Photostory by: Nishant Andrews
As a series of short and hurried alarm calls rang through the air, the chaotically beautiful forests of Ranthambore suddenly fell silent- a Chital (Axis axis) somewhere nearby had noticed someone, I hadn't.
A Langur perched on a tree above me, who was until now an enthusiastic participant of the early morning ruckus, immediately dropped his antics and joined the Chital in raising the alarm, with short bursts of deep, raspy grunts.
And, as the nature around me hastily brought itself to order, there she stepped out from the dense thicket of dry grass…
Sharp and fearless gait, matched by the pin drop silence of the surroundings spoke of the dominance she possesed over one of the largest zones of Ranthambore forest. And, as she stepped out of the dry yellow foliage, a slight rustle of grass behind her, revealed the two new additions to the long-stretched lineage of Machali.
A skittish little male, wary of the swarm of humans looming over him, was busy scurrying around and under her mother seeking security and confidence, while an enthused female, pranced right in front of her mother, walking two steps ahead of her as if leading the way.
The raw, belligerent Arrowhead (T-84) known for ousting her mother (T-19, also known as Jhalra Female) from the territory, was not the same that had walked out in front of me- cause here lay a calm and graceful tigress licking her cubs clean, a patient audience to their antics, exploring the new ways to the newly found motherhood herself.
Meanwhile, the 4 month male cub looked beyond my frame, determined to follow his mother on a long journey- one that may lead him to become one of the massive contenders to the coveted lake area of Ranthambore Tiger Reserve (RTR), one that also happens to be the legacy owned by his great grand mother, Machhli and currently his mother Arrowhead. What more, he has an equally enthused sister following closely in the footsteps.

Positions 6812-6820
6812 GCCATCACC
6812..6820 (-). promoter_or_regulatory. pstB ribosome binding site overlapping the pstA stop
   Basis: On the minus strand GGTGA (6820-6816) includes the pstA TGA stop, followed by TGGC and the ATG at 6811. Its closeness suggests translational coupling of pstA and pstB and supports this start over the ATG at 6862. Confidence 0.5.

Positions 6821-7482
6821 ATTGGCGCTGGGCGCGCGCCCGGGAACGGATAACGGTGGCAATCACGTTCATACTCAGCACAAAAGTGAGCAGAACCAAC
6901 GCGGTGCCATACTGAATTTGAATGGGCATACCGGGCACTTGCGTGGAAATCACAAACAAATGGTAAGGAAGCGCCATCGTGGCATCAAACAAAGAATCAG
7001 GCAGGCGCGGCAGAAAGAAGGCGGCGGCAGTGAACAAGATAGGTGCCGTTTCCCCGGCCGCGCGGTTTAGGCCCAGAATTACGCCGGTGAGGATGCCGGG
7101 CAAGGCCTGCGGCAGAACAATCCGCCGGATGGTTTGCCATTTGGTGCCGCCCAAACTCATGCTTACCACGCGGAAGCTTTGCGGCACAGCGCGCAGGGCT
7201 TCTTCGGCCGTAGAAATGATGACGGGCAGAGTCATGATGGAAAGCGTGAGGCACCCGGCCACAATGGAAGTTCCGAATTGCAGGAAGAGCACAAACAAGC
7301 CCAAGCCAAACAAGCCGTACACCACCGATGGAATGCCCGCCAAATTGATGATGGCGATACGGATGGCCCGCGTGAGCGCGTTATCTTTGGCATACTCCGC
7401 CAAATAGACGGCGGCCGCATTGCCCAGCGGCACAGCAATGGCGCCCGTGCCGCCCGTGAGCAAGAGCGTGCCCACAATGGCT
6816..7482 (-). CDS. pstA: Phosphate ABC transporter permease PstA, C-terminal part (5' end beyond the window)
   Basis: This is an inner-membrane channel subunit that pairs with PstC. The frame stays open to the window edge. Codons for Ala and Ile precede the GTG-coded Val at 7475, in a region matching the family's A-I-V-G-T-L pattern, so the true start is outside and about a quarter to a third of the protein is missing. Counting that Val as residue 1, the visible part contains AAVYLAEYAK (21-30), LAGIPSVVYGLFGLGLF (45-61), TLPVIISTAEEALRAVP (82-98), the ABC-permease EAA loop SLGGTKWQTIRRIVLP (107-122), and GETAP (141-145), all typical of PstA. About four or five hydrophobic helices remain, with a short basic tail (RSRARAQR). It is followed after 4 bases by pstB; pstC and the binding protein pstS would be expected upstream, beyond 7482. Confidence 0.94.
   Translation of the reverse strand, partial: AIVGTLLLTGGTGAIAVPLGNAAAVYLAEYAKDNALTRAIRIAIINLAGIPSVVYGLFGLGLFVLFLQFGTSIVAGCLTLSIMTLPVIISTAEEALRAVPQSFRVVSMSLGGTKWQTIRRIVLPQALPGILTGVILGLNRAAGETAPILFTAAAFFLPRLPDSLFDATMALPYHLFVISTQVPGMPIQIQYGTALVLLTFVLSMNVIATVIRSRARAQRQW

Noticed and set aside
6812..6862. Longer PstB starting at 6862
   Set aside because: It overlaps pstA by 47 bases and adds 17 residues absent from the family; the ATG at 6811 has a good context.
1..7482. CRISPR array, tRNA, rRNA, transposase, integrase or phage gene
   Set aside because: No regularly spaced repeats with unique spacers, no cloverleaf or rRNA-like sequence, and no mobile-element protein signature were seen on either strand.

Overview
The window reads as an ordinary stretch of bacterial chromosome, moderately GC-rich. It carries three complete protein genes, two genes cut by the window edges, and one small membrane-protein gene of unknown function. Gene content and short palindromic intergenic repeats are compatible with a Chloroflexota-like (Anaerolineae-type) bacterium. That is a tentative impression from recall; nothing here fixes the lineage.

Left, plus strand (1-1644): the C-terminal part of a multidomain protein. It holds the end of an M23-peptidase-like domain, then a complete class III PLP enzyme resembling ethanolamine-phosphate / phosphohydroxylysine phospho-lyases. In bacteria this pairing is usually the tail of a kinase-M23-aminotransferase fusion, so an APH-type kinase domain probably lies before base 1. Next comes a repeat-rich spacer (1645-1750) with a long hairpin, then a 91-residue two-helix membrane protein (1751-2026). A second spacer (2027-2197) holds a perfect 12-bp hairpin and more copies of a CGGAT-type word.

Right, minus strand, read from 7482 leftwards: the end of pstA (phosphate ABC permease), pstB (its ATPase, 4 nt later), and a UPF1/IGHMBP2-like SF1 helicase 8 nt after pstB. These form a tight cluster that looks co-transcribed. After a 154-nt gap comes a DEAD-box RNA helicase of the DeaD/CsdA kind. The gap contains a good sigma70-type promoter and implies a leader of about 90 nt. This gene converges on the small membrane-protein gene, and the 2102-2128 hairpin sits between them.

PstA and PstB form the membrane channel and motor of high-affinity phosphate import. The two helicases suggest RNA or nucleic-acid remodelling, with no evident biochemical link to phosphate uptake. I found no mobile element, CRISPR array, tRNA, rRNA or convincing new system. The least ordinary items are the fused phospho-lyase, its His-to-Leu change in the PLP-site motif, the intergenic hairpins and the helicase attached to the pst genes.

Eventually, as she got up, following her cubs into the distance, she walked upto a nearby Dhaak tree (Butea monosperma) and marked her territory- an act that implies importance now, more than ever!
But for now, the forts and forests of Ranthambore stand a patient witness (pretty much like me and you), to this strong, sobering and gradually unfolding relationship.
Today man has become the biggest threat to the health of the planet. 60% wildlife populations have been lost in less than 50 years (Living Planet Report 2018). We are the first generation to know what we’re doing, and the last who have a chance to put things right.
“WHAT WE DO NOW, AND IN THE NEXT FEW YEARS, WILL PROFOUNDLY AFFECT THE NEXT FEW THOUSAND YEARS”
There are small changes that we can make right now in our everyday lives. When we come together to make these small changes, they can make a big difference.